This statement produces the following output:

  "first": "Jane",
  "last": "Doe"

18.5 Comparing strings

Strings can be compared via the following operators:

< <= > >=

There is one important caveat to consider: These operators compare based on the numeric values of JavaScript characters. That means that the order that JavaScript uses for strings is different from the one used in dictionaries and phone books:

> 'A' < 'B' // ok
> 'a' < 'B' // not ok
> 'ä' < 'b' // not ok

Properly comparing text is beyond the scope of this book. It is supported via the ECMAScript Internationalization API (Intl).

18.6 Atoms of text: Unicode characters, JavaScript characters, grapheme clusters

Quick recap of §17 “Unicode – a brief introduction”:

The following code demonstrates that a single Unicode character comprises one or two JavaScript characters. We count the latter via .length:

// 3 Unicode characters, 3 JavaScript characters:
assert.equal('abc'.length, 3);

// 1 Unicode character, 2 JavaScript characters:
assert.equal('🙂'.length, 2);

The following table summarizes the concepts we have just explored:

Entity Numeric representation Size Encoded via
Grapheme cluster 1+ code points
Unicode character Code point 21 bits 1–2 code units
JavaScript character UTF-16 code unit 16 bits

18.6.1 Working with code points

Let’s explore JavaScript’s tools for working with code points.

A code point escape lets you specify a code point hexadecimally. It produces one or two JavaScript characters.

> '\u{1F642}'

String.fromCodePoint() converts a single code point to 1–2 JavaScript characters:

> String.fromCodePoint(0x1F642)

.codePointAt() converts 1–2 JavaScript characters to a single code point:

> '🙂'.codePointAt(0).toString(16)

You can iterate over a string, which visits Unicode characters (not JavaScript characters). Iteration is described later in this book. One way of iterating is via a for-of loop:

const str = '🙂a';
assert.equal(str.length, 3);

for (const codePointChar of str) {

// Output:
// '🙂'
// 'a'

Spreading (...) into Array literals is also based on iteration and visits Unicode characters:

> [...'🙂a']
[ '🙂', 'a' ]

That makes it a good tool for counting Unicode characters:

> [...'🙂a'].length
> '🙂a'.length

18.6.2 Working with code units (char codes)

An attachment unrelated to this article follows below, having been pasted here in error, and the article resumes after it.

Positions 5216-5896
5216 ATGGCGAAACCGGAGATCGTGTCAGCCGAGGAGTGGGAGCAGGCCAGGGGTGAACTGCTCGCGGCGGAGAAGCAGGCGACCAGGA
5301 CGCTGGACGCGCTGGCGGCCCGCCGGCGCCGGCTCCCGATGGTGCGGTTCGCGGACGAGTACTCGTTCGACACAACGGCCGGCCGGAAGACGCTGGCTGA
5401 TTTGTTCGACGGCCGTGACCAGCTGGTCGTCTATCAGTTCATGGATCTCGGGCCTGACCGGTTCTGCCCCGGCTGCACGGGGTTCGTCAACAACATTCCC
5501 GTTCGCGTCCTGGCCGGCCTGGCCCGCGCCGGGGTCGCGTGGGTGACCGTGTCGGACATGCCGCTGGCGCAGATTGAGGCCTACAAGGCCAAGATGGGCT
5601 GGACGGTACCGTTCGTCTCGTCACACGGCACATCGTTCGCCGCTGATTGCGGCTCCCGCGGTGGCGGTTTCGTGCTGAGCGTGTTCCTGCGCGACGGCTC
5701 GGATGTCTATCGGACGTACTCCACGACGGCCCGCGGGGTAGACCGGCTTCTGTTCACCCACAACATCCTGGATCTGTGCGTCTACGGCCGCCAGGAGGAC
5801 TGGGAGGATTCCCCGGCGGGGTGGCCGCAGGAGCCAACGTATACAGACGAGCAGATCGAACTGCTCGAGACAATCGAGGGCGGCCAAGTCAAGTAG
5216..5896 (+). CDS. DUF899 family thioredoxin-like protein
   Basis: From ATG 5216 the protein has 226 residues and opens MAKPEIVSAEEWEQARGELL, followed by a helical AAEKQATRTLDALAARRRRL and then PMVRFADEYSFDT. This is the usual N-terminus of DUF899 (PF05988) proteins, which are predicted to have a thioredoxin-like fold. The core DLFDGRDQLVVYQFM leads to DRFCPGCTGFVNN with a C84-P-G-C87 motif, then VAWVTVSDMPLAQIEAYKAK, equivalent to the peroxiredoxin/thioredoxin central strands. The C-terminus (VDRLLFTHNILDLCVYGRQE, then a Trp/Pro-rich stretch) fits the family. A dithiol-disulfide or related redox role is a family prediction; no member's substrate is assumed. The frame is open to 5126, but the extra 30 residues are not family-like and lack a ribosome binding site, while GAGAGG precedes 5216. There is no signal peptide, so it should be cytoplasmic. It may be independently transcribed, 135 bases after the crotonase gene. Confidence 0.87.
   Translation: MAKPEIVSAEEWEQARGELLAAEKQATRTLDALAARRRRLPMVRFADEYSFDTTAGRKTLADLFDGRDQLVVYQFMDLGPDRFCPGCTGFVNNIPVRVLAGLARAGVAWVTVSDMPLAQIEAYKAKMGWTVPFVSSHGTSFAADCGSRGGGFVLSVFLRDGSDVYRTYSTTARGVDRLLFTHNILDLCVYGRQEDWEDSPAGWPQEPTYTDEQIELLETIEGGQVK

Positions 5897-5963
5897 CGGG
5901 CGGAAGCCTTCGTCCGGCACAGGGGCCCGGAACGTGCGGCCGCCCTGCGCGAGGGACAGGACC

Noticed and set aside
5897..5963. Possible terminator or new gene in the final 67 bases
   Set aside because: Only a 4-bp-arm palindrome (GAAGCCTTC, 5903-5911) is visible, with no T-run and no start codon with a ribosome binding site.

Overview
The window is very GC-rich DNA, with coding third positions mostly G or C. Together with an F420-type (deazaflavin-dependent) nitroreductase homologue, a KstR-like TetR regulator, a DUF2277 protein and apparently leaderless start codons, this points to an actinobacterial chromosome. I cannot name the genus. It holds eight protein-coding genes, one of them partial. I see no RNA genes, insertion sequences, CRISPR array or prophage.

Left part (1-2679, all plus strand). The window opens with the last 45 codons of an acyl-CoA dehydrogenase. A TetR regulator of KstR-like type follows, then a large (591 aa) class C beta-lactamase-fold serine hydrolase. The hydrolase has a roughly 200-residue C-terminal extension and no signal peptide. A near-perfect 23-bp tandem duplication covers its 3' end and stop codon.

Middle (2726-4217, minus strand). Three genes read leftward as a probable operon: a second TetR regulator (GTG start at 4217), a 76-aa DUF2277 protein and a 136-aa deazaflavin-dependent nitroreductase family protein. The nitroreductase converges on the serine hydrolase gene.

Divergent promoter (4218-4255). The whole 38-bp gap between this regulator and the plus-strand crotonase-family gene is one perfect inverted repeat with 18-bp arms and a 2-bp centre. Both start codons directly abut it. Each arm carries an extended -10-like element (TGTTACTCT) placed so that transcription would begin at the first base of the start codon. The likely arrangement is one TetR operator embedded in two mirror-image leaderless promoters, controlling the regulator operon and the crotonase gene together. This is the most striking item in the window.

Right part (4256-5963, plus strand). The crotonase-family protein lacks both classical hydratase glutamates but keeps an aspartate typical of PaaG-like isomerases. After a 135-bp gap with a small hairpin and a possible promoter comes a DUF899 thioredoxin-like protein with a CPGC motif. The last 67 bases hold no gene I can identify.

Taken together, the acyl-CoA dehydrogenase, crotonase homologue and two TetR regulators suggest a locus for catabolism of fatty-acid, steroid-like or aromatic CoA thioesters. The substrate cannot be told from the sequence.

Indices and lengths of strings are based on JavaScript characters (as represented by UTF-16 code units).

To specify a code unit hexadecimally, you can use a code unit escape:

> '\uD83D\uDE42'

And you can use String.fromCharCode(). Char code is the standard library’s name for code unit:

> String.fromCharCode(0xD83D) + String.fromCharCode(0xDE42)

To get the char code of a character, use .charCodeAt():

> '🙂'.charCodeAt(0).toString(16)

18.6.3 Caveat: grapheme clusters

When working with text that may be written in any human language, it’s best to split at the boundaries of grapheme clusters, not at the boundaries of Unicode characters.

TC39 is working on Intl.Segmenter, a proposal for the ECMAScript Internationalization API to support Unicode segmentation (along grapheme cluster boundaries, word boundaries, sentence boundaries, etc.).

Until that proposal becomes a standard, you can use one of several libraries that are available (do a web search for “JavaScript grapheme”).

18.7 Quick reference: Strings

Strings are immutable; none of the string methods ever modify their strings.

18.7.1 Converting to string

Tbl. 13 describes how various values are converted to strings.

Table 13: Converting values to strings.
x String(x)
undefined 'undefined'
null 'null'
Boolean value false 'false', true 'true'
Number value Example: 123 '123'
String value x (input, unchanged)
An object Configurable via, e.g., toString()

18.7.2 Numeric values of characters

18.7.3 String operators

// Access characters via []
const str = 'abc';
assert.equal(str[1], 'b');

// Concatenate strings via +
assert.equal('a' + 'b' + 'c', 'abc');
assert.equal('take ' + 3 + ' oranges', 'take 3 oranges');

18.7.4 String.prototype: finding and matching

(String.prototype is where the methods of strings are stored.)

18.7.5 String.prototype: extracting

18.7.6 String.prototype: combining

18.7.7 String.prototype: transforming

18.7.8 Sources

  Exercise: Using string methods



See quiz app.